All songs written by Bertolt Brecht, translated by Muldowney.
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Baal is a musical by Bertolt Brecht. It was translated to English by John Willett and adapted for television by Alan Clarke and John Willett. David Bowie played the main character, Baal.
The play is set in the ten years leading up to the war (the 1st), when the german empire was booming, and consists of a string of episodes in the life of an amoral poet singer. 'Baal's hymn' outlined his stoic, almost animal philosophy - never mind viciousness, disease and death, naked or drunkeness. You embrace our world because you know the endless sky is above you.
Baal is taken up by a rich patron of the arts and seduces the man's elegant blonde wife. A middle-class student admires him. He coolly takes the student's fifteen year old girlfriend, who later drowns herself. Two years go by and he picks up a new, more worn and vulnerable mistress whom he publicly humiliates in the filthy cabaret where he is now singing.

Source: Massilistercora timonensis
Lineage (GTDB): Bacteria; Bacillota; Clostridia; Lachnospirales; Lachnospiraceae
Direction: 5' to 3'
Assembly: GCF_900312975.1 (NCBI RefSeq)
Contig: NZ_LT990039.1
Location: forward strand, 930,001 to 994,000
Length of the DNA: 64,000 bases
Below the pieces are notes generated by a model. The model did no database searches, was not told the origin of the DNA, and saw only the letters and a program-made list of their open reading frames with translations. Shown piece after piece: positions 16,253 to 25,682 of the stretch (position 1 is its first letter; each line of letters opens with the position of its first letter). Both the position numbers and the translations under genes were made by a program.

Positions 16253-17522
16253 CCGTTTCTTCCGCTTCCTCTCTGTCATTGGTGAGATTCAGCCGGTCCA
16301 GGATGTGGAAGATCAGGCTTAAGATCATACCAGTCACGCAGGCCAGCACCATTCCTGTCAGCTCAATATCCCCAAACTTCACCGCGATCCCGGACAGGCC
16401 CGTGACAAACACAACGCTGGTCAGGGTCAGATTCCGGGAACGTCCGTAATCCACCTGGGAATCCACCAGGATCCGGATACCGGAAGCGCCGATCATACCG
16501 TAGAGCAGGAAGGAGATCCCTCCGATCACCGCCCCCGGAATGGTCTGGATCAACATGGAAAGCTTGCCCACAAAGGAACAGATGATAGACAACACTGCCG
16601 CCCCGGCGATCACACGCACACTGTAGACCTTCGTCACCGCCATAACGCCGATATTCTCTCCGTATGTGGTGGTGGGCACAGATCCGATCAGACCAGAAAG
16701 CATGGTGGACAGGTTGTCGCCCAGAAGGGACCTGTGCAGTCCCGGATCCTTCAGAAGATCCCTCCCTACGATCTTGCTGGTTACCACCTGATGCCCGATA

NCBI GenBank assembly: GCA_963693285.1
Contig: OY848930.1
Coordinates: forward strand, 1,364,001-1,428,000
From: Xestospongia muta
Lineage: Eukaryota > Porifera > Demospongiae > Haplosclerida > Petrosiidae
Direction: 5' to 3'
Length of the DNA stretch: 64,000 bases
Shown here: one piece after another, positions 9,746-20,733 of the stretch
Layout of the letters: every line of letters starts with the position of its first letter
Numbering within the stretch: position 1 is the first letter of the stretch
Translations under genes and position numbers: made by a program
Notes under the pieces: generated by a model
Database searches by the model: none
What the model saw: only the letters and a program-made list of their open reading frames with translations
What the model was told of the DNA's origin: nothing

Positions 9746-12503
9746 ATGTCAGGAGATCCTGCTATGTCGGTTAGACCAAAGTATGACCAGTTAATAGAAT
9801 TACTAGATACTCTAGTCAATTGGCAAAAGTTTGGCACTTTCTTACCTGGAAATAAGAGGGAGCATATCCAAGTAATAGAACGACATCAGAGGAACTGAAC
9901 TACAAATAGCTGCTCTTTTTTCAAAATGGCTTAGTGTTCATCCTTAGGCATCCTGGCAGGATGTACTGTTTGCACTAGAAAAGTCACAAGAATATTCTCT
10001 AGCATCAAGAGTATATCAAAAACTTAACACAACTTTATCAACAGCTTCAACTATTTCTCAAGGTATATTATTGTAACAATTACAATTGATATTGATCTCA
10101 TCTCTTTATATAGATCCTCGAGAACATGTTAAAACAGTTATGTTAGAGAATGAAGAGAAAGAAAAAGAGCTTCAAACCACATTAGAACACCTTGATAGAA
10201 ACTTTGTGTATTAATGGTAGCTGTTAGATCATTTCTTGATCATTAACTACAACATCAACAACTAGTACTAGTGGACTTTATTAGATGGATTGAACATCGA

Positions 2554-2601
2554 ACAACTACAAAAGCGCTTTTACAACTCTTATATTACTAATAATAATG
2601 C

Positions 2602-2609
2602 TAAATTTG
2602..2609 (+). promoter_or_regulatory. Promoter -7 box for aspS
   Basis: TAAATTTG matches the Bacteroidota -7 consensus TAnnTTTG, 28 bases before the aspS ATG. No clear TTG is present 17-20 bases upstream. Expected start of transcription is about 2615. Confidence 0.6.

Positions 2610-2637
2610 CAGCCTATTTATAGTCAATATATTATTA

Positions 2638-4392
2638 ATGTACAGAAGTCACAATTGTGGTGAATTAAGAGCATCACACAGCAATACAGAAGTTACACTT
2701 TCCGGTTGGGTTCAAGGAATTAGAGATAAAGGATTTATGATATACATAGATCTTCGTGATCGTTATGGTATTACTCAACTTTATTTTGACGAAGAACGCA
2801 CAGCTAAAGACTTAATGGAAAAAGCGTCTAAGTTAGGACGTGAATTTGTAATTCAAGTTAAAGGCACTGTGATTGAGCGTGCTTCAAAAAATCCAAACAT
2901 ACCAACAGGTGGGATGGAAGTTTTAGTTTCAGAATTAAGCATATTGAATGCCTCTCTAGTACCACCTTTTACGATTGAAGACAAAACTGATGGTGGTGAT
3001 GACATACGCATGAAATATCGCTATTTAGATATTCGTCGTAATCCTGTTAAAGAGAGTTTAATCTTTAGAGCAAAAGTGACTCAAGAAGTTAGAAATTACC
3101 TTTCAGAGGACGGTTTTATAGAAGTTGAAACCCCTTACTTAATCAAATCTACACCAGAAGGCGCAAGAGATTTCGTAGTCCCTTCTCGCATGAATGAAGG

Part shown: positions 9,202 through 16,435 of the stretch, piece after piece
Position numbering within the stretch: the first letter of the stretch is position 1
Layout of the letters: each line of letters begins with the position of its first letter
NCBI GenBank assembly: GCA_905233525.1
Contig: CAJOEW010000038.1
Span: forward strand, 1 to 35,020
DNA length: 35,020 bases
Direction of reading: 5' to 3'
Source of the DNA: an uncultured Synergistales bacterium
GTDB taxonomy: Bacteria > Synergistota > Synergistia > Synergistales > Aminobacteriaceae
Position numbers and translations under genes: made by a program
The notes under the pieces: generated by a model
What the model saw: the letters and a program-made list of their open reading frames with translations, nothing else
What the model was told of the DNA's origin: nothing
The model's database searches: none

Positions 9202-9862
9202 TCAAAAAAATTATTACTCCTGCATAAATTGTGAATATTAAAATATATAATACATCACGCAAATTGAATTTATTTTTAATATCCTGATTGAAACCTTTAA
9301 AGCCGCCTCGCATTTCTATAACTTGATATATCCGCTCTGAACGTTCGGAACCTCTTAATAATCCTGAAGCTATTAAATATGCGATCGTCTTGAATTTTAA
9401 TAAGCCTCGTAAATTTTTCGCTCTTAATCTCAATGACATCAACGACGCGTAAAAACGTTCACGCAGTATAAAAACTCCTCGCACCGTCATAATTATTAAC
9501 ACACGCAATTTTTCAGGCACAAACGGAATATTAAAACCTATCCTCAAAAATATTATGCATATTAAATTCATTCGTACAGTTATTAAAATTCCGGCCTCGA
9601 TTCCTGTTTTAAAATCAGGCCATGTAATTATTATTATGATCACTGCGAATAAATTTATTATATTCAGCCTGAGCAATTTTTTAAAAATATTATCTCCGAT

Remembering Marie A. which Baal sings to the pub customers is a love song with a difference: the lasting memory is not of the girl nor even of the physical pleasure but of the cloud drifting overhead. The short, crude If a woman's hips are ample is sung in the cabaret as a last disgusting gesture before escaping into the marvelous landscape around. With his mistress and his musician friend Ekart he goes off trampling round the south german countryside, abandoning her by the roadside, when it turns out she's pregnant. When on the road with Ekart he sings The Drowned Girl to convey the young girl's suicide while also suggesting how the human body physically merges with plants, seeds, and water.
After years on the road, this pair of asocial artists come back to the town and to the pub where Baal first sang. Business is flourishing there, but the ex-student and Baal's two discarded women have gone a long way downhill and lost whatever sensitivity and fastidiousness they once had. As Baal again sings - strongly as ever. Ballad Of The Adventurers returns to the defiant, sky seeking vitality of the Hymn, which it links to feelings of home and childhood and Baal's mother who has just died. Ekart starts necking the more sodden of the two women, till in a fit of jealousy Baal kills him.
The story ends with the hunted murderer disappearing into the forests and collapsing with pneumonia in the woodcutters' camp. There he dies on his feet, still reaching for the sky.